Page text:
You become a star of a cult science fiction series or play a superhero in the movies. And, for the rest of your life, you make a darn good living doing the convention circuit. You go from city to city, convention to convention, where fans always remember you as that famous character.
For those unfamiliar with the comic/sci-fi/horror convention circuit, that’s the stereotype that fits. But, in fact, putting together a star-studded lineup for a comic con isn’t easy. You have to lure the stars to you. You have to show why they should do your show rather than a convention in another city.
Kandrix Foong, owner and general manager of the Calgary Comic and Entertainment Expo, is one of the success stories. He’s turned the Calgary Expo into one of the world’s most famous fan shows. Now, he’s hoping to have similar successes in Edmonton. After joining forces with the folks at the Edmonton Collectible Toy and Comic Show, Foong is looking to bring that Calgary magic up the highway.
The Edmonton Expo goes Oct. 21-22 at the Edmonton Expo Centre (who would have thunk it?). The vendor booths are already sold out. As of late last week, the $150 VIP tickets — which guarantee holders front-of-the-line access to the stars — were 90 per cent sold out. Adam West, who played Batman in the campy ‘60s TV series, will be at the event. And, you can't have Batman without Robin — so Burt Ward, West's sidekick from that series, will also be in Edmonton. Billy Dee Williams, famous for his role as Lando Calrissian in the Star Wars films, will be there — as will Nichelle Nichols, Star Trek’s Lt. Uhura. Nichols and William Shatner engaged in the first interracial kiss in the history of network TV, on a third-season episode. (Of course, this got by the censors because their character's minds and bodies were being controlled by aliens who had delusions of godhood.)
Members of shock-metal band Gwar will be there, as will Green Arrow and Warlord comic artist Mike Grell.
Getting the big sci-fi names isn’t easy, says Foong.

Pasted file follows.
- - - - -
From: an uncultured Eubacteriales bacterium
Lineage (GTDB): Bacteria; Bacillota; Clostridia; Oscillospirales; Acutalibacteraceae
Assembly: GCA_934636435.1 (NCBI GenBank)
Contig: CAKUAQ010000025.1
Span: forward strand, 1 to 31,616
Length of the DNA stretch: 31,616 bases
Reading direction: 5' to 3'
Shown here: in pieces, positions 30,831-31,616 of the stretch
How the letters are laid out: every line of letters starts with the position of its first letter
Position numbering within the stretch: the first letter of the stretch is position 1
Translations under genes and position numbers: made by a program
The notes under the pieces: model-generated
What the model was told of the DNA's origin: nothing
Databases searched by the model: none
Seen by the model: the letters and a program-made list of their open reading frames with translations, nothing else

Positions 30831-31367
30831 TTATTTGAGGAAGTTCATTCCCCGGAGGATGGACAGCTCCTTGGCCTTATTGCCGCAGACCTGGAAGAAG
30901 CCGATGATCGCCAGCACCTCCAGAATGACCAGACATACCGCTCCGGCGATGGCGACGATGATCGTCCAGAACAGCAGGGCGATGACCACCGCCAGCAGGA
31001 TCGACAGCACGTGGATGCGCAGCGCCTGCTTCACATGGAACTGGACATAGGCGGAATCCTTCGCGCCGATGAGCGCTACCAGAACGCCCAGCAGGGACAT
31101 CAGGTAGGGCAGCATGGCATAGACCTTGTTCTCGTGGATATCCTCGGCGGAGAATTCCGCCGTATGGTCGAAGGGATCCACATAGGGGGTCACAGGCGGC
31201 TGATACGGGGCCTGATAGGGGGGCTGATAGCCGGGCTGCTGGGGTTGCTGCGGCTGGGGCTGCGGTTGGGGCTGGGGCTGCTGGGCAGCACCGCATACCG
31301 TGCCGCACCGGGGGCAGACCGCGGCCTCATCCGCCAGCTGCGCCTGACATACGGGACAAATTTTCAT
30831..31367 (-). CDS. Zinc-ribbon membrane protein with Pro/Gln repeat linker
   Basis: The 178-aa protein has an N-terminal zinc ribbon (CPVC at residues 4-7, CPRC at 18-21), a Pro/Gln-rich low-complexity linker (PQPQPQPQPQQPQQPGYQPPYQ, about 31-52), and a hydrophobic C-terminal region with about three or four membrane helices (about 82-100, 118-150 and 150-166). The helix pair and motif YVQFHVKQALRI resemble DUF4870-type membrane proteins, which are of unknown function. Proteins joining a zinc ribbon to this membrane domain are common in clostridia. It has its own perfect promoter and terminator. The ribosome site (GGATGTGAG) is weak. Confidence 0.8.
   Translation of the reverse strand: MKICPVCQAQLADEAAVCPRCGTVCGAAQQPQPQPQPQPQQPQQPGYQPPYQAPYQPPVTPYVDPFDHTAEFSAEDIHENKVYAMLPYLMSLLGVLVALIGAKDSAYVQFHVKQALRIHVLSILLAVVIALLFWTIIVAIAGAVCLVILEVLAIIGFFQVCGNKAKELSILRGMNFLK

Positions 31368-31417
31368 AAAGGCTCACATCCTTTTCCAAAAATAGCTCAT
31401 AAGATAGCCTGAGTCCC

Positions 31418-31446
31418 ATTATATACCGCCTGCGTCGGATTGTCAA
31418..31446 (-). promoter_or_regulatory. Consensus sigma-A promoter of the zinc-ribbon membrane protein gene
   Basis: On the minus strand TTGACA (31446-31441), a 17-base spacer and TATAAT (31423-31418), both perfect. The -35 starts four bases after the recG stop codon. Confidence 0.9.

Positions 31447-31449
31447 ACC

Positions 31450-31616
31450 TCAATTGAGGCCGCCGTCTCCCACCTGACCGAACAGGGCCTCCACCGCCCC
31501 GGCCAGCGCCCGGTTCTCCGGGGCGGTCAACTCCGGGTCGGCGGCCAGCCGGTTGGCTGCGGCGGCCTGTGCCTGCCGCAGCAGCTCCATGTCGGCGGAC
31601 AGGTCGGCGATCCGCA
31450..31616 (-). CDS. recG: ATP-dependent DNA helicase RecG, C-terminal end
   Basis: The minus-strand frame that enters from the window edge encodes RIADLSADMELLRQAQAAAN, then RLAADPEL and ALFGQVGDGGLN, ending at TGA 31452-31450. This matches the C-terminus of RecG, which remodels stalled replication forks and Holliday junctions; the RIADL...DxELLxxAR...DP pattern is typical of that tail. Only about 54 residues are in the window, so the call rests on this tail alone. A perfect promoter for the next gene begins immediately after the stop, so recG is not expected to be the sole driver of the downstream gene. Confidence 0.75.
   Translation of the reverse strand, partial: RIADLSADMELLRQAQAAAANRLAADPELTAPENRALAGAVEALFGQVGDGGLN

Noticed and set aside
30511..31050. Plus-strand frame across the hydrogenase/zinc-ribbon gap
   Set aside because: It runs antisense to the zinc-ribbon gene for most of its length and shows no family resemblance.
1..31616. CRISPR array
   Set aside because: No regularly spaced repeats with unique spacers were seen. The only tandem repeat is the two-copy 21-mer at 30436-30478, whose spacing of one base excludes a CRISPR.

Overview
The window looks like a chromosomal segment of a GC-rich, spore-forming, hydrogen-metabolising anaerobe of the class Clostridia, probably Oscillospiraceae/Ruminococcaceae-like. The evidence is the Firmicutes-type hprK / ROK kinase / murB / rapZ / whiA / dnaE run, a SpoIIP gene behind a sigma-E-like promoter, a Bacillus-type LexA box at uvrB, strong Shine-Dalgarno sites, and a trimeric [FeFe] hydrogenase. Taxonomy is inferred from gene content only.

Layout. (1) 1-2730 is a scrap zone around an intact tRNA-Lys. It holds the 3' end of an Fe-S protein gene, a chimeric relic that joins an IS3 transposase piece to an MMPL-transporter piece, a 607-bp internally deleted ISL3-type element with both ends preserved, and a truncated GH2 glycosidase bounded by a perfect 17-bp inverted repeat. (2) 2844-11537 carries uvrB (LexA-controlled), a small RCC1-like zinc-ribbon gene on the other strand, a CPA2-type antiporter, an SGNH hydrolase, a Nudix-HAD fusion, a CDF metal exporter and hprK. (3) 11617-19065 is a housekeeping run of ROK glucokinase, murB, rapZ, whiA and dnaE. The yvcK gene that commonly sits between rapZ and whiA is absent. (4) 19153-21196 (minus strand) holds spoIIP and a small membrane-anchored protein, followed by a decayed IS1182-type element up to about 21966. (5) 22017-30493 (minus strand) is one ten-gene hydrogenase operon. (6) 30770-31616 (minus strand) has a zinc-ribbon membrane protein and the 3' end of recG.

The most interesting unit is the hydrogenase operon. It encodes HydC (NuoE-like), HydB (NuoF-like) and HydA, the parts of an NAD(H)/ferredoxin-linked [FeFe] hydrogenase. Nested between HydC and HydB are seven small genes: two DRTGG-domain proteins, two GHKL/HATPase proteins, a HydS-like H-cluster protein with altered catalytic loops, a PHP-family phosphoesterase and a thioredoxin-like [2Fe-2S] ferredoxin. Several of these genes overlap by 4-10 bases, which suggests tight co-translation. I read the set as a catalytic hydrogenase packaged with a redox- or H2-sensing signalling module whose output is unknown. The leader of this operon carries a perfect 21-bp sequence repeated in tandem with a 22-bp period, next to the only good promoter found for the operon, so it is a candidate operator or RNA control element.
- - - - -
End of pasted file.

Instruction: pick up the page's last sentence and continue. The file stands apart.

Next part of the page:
“All the time people say to me, why don’t you just invite so and so and get them to come to the show. It’s not that easy. We had a hard time getting comic creators, as New York Comic Con is the weekend before, and no one wants to be traveling for two straight weekends when they have work to do.”
Foong has turned the Calgary Expo into a major tourist boon for that city. Six months back, when the Expo brought together the original cast of Star Trek: The Next Generation, hotel rooms were booked solid. Foong said that 47 per cent of all attendees came from outside of Calgary.
Geek tourism, indeed.
“And definitely a lot of people coming down the highway from Edmonton,” he says.
Knowing so much of Calgary’s traffic had originated in the Capital City, Foong said the idea was to launch the Edmonton Expo six months away from the Calgary show. That way, an Alberta-based Expo will happen every half-year, but they're still far away from each other so as not to get stale.
And, because Edmonton’s show will happen so close to Halloween, there is more an emphasis on dressing up and horror themes. That’s why Gwar, a band with a stage show that usually involves a lot of fake blood and mutilated mannequins, will be on hand. And the show will also host a costume contest, so it's probably wise to start working on that ridged Klingon skull.
“We wanted to take some more of the mainstream elements of the Calgary show before we developed the niches,” says Foong. “And what you often see fans wear to shows are very different than the costumes you find in the stores.”